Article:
Edward  Lindsey

Lawmaking is one of those sink-or-swim conventions, a unique exercise that separates good campaigners, those champions of conciliation, from good lawmakers willing to do what's right with no regard for political fortune. The sad realization borne of Washington's current funding standoff is that too many Republicans are drowning.

When I first landed in Georgia's state legislature in 2004, I learned quickly the key to success was threefold: possess the strength to lead when others would not; the wisdom to negotiate without compromising principles; and the courage to stay the course even amid a hostile environment.

To be clear, frustrations with the government shutdown are both profound and legitimate. Just as my son, a cadet at West Point, is impacted, so too are our nation's veterans who've already served. Others still have been locked out of newly-throttled government services on which they depend.

Those grievances notwithstanding, the media has perpetuated a trio of falsehoods to poison America's perception of the shutdown and what produced it.

1. Temporary federal government shutdowns are not historically unusual: there have been 17 government shutdowns in just the last 40 years. Fifteen occurred when Democrats controlled Congress while only two registered in Republican rule. Only one president, Republican George W. Bush, in a stretch of seven chief executives occupied the White House without a shutdown.

2. While federal government shutdowns do inflict short term difficulties, they do not result in long term economic harm: eight of the last shutdowns occurred during the booming 1980’s. And the most recent shutdowns, in 1995 and 1996, were followed by the only four years of balanced federal budgets since World War II.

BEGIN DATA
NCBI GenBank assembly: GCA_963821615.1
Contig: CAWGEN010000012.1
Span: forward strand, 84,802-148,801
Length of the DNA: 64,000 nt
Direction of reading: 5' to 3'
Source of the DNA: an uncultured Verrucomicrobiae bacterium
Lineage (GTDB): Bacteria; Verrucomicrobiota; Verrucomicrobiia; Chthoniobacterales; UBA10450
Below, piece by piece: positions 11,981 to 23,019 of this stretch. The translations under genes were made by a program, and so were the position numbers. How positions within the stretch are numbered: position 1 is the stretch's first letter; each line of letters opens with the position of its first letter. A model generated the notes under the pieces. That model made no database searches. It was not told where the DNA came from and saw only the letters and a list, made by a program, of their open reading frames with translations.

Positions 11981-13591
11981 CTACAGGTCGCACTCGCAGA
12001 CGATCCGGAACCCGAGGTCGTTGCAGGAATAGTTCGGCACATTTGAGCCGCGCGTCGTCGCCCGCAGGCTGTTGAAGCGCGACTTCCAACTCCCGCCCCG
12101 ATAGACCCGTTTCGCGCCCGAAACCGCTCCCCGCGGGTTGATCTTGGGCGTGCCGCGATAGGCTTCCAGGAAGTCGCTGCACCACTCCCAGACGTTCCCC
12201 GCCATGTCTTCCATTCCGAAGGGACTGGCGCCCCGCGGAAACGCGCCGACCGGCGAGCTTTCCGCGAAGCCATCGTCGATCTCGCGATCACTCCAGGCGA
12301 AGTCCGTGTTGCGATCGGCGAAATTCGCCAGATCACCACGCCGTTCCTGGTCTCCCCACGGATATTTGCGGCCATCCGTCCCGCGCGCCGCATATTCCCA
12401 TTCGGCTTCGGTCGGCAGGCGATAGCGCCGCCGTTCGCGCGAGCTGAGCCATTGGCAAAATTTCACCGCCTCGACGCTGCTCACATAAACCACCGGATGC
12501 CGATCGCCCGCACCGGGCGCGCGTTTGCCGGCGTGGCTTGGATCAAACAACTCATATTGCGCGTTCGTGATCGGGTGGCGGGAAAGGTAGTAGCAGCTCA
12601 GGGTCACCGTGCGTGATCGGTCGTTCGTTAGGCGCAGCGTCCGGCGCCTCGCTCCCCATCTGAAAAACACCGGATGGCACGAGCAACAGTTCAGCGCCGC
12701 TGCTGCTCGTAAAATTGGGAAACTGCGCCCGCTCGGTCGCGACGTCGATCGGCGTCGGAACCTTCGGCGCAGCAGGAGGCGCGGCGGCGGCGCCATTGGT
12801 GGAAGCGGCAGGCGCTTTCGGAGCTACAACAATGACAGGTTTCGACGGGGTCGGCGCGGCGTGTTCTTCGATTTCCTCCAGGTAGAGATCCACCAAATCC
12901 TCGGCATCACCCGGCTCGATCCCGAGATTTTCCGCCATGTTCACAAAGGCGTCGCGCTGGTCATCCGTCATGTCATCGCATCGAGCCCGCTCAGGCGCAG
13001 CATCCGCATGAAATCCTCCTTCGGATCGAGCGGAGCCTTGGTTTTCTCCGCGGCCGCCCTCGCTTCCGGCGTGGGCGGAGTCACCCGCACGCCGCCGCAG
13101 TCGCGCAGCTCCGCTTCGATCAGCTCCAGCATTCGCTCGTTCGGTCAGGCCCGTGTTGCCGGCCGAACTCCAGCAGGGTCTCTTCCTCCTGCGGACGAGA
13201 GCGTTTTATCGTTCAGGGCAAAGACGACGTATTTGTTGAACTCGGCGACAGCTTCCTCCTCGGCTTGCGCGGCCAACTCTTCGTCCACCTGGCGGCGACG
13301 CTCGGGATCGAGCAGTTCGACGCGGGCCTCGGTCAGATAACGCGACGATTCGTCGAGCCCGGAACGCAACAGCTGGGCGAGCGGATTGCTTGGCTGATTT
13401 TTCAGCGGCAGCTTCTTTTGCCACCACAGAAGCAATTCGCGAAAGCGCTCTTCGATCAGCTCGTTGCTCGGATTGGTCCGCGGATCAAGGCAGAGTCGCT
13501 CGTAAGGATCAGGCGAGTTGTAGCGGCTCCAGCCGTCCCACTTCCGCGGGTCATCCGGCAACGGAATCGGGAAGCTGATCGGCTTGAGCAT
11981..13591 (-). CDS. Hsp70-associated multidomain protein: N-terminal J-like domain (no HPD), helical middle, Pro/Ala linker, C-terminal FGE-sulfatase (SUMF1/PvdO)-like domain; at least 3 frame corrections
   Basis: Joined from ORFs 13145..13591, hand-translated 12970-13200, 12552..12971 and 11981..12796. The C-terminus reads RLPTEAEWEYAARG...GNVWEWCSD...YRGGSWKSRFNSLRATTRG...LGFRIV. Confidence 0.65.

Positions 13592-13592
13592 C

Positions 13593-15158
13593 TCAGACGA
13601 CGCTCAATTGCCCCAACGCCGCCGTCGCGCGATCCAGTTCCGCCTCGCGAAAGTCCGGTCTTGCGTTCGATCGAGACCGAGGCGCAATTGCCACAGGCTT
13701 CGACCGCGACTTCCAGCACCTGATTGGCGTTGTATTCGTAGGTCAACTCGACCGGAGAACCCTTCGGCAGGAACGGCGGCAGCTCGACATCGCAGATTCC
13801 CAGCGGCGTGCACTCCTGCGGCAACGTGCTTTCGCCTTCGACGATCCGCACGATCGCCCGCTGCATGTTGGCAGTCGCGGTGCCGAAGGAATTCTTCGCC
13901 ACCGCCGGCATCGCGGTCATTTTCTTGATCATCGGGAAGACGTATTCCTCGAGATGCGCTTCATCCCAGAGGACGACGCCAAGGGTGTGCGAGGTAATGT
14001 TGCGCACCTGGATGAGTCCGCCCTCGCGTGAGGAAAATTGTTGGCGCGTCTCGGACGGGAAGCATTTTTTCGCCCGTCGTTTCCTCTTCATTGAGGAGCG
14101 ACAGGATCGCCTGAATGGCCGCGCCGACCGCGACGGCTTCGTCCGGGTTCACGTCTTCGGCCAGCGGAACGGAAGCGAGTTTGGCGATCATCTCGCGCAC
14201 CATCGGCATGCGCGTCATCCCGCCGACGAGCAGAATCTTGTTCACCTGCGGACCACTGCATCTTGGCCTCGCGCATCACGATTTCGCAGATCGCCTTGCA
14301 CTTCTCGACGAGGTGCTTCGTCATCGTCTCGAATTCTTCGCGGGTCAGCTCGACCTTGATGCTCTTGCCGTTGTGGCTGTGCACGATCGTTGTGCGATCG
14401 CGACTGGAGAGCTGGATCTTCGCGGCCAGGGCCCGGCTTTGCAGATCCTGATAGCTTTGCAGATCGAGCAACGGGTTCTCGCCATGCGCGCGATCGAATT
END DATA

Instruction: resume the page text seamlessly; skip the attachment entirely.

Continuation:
3. A federal government shutdown–if it leads to constructive fiscal reforms–is not politically harmful, yet acquiescence to irresponsible policies are: after the 1995-96 federal government shutdown, which led to tighter federal spending, the GOP held the U.S. House for another decade and the Senate for the next 8 of 10 years. Republicans only lost control of both chambers when they lost their fiscal way, going-along-to-get-alone with deficits and government largesse.

Republicans are on the right side of the standoff and history. The damage to America and the GOP will be severe if good campaigning trumps good lawmaking: Obamacare is an economic disaster, and poll-driven submission will leave Republicans wandering the political desert.

President Obama must come to the table. If he can negotiate with foreign dictators, he can negotiate in good conscience with his fellow Americans in Congress. But Republicans must remember the key to success once he's there: lead where others cannot, negotiate wisely, and stay the course.

Edward Lindsey

Ed Lindsey, a Republican state lawmaker and former House Majority Whip, is running for Congress in Georgia’s eleventh district.